by Barbara C. Canavan*

When The Emperor of All Maladies was published in late 2010, I knew it would be near the top of my stack of books to read. Since I am a PhD student in the History of Science and Medicine, reading a notable book on the history of cancer and its treatments is a must. Sadly, at the time of its publication, my mother had just died unexpectedly at age 82 of a disease for which she had never received a prior diagnosis: cancer, or acute myelogenous leukemia, to be exact. From diagnosis to death took a mere six days. So I hesitated to take this in-depth look at cancer, a disease that left my family and me stunned and grieving from such a sudden loss. I reasoned, however, that the approach of the book would be detached and scientific, perhaps similar to the tone of the academic tomes that I tackle each week. I began to read. (read the full review at Spontaneous Generations here)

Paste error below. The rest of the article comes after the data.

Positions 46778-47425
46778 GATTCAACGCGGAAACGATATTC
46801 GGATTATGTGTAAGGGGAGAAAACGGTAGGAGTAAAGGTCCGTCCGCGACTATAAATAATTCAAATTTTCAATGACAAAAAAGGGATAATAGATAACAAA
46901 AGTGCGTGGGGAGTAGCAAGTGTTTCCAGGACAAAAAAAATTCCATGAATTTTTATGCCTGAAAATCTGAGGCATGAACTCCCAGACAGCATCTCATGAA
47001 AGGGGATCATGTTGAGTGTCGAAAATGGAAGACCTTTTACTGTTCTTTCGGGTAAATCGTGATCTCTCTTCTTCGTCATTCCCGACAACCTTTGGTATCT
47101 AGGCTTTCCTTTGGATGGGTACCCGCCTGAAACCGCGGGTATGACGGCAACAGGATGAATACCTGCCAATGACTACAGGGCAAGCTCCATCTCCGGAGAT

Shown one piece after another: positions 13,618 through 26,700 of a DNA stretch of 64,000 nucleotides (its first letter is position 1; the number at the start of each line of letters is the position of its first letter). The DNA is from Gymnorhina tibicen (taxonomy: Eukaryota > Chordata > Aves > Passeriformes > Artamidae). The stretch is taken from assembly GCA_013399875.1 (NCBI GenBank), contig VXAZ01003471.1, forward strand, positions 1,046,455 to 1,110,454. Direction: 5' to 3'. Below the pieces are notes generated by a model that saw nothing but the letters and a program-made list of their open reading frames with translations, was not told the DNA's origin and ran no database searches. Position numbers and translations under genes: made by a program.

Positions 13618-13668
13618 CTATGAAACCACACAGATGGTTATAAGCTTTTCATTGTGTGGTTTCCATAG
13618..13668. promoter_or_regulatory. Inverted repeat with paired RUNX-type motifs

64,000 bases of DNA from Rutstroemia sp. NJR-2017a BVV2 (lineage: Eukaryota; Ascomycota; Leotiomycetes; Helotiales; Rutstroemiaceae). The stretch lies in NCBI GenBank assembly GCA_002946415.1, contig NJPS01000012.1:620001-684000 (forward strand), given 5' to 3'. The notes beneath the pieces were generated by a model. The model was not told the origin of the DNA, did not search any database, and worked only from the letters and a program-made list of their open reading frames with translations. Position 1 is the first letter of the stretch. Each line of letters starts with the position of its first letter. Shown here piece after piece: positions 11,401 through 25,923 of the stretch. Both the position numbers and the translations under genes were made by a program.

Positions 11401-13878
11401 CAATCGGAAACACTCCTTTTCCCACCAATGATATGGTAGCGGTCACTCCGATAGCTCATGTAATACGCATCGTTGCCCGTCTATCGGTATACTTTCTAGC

*Barbara C. Canavan is pursuing a Ph.D. in History of Science at Oregon State University

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One thought on “Review: The Emperor of All Maladies

  1. Barb-
    Nice review, Barb. Many personal touches bring it up close and intimate, but still with a circumspect tone, especially at the end, when we, hoping for a positive note, read that
    “progress in treating cancer has been incremental.” Not a disease for the faint of heart… Good work, Barb. -Rick

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